The things that are recommended to reduce the risk of AMD or to prevent dry AMD from worsening or from turning into wet AMD are, for the most part, the same things a cardiologist or family physician would recommend to reduce the risk of heart disease and cancer and promote general health.
This starts with a great diet comprised mainly of fruits (especially berries), vegetables (particularly dark, leafy greens), whole grains and other high-fiber foods, fish and nuts; little saturated fats and high-calorie, processed carbohydrates (such as pastries, crackers, chips and other baked goods); and one where unsweetened green tea and water are the refreshments of choice.
This type of diet will help protect against AMD in two ways. First, it will help you maintain a healthy weight. Being overweight or obese increases the risk for AMD. Secondly, it will help increase your intake of lutein, a carotenoid of great importance to macular health that can only be gotten through the foods you eat (the body cannot make lutein). Dark, leafy greens such as spinach, kale, mustard greens, collard greens and broccoli are good sources of lutein. It is thought that lutein protects the macula by absorbing damaging blue and ultraviolet light that enters the eye, in a sense, acting as “sunglasses” for this part of the eye.
In addition, if you smoke, I urge you to quit. Smoking or using tobacco and nicotine products is one of the worst things you can do to your eyes. It more than doubles the risk for AMD and increases the risk of dry AMD worsening or progressing to wet AMD. If you are serious about protecting your health and vision, you must stop smoking completely. Trying to smoke “a little” is like trying to be “a little” pregnant. It just doesn’t work.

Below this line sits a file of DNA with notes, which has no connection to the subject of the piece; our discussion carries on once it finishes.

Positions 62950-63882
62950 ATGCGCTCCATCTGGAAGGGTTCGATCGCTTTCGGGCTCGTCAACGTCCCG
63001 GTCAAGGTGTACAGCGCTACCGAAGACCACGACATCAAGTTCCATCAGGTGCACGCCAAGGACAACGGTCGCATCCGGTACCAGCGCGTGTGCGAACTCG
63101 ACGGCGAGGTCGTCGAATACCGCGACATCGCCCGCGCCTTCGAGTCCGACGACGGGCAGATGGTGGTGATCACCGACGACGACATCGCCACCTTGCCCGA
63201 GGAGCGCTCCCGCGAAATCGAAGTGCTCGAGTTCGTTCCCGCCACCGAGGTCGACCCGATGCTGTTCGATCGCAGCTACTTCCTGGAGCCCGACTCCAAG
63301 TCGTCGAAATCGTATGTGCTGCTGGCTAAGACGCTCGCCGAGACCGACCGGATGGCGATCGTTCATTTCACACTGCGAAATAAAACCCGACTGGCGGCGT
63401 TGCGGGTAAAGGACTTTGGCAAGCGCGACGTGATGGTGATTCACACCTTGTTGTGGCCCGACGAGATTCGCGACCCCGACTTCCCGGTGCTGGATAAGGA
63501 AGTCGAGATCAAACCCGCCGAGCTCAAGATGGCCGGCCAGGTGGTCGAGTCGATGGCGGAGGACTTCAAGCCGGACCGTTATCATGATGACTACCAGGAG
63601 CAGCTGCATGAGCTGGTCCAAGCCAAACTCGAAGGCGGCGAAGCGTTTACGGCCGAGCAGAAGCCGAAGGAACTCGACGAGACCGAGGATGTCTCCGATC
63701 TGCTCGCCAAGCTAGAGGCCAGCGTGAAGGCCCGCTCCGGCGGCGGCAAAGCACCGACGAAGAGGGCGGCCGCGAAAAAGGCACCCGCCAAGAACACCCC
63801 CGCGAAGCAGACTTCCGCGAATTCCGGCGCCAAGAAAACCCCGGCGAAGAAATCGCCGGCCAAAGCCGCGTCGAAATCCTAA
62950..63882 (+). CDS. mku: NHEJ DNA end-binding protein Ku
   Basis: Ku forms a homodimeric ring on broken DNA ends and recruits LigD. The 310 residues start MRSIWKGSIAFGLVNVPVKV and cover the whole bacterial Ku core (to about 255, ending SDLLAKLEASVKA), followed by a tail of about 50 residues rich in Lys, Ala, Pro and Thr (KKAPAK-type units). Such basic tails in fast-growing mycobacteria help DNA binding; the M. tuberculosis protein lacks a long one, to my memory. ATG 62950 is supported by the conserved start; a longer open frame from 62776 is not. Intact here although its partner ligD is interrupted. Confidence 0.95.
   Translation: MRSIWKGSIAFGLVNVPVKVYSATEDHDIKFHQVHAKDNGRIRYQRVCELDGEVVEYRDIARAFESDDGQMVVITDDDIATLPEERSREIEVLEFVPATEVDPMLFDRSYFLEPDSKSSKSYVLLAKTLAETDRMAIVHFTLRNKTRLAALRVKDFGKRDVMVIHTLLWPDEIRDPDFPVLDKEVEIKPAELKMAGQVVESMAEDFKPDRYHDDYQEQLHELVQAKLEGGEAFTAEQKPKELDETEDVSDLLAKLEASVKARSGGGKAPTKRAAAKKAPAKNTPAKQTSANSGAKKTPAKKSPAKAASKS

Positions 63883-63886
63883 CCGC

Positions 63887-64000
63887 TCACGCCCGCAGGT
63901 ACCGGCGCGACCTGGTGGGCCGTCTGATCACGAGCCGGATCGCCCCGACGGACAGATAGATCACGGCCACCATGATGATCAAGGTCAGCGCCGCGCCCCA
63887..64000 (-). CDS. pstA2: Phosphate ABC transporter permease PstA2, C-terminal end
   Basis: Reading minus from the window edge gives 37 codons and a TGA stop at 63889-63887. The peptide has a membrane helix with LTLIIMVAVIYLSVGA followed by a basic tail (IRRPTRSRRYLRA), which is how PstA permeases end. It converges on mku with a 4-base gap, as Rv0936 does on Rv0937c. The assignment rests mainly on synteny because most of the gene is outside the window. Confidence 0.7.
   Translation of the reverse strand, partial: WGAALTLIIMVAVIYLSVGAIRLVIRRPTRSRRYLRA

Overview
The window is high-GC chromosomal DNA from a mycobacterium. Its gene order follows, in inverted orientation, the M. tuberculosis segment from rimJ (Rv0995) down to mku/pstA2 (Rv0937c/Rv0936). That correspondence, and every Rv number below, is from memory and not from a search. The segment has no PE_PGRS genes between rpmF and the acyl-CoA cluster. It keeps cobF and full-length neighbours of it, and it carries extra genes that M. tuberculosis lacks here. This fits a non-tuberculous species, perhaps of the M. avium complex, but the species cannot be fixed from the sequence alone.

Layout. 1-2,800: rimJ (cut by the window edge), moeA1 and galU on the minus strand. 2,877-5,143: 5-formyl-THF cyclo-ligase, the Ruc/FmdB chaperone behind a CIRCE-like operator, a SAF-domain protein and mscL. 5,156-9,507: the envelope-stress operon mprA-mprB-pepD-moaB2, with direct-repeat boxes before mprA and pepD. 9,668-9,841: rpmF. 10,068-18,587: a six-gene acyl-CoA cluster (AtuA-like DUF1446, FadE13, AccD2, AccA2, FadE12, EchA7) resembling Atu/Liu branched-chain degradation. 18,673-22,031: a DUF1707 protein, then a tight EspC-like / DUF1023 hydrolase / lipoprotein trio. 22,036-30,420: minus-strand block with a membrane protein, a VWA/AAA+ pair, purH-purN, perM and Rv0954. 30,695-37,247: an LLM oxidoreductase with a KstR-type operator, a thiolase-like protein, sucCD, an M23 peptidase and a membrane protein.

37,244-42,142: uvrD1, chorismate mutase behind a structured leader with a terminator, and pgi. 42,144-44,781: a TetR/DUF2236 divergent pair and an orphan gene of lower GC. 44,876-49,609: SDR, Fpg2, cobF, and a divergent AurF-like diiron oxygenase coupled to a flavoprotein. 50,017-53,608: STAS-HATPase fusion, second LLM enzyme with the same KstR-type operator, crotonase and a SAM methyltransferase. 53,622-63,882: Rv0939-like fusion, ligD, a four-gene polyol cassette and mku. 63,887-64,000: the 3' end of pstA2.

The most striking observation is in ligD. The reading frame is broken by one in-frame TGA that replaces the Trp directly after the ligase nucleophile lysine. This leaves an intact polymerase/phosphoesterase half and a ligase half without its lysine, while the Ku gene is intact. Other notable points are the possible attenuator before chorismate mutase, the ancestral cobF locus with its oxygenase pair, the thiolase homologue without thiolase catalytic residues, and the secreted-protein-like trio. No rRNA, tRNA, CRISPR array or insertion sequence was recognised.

AMD is related to skin pigmentation and sun exposure. In general the darker the skin and iris color (such as dark brown eyes), the lower the risk for AMD; the lighter the complexion (for example, those who sunburn easily) and those with blue, gray or green iris color, the higher the risk of AMD. To protect against sun exposure, wear a broad-brimmed hat and sunglasses that block UV and infrared light, and make sure to use a sun block with SPF 30 or 45 on your face and any other exposed skin.
Certain supplements can slow the progression of dry AMD. This was demonstrated in the National Eye Institute’s Age-Related Eye Disease Study (AREDS) in which a specific supplemental dose formulation of zinc, copper and the antioxidant vitamins A, C and E, were shown to significantly reduce the risk of advanced AMD and its associated vision loss.
A new study called AREDS 2 is underway which will test a new formulation of the supplement (lutein and omega-3s have been added and vitamin A has been removed) to see if it can prevent AMD. (Prevention of advanced AMD was not tested in the previous study.) Results from the AREDS 2 study will not be available for several more years. But note, the AREDS formulation is not a cure for the disease: it will not restore vision already lost from AMD.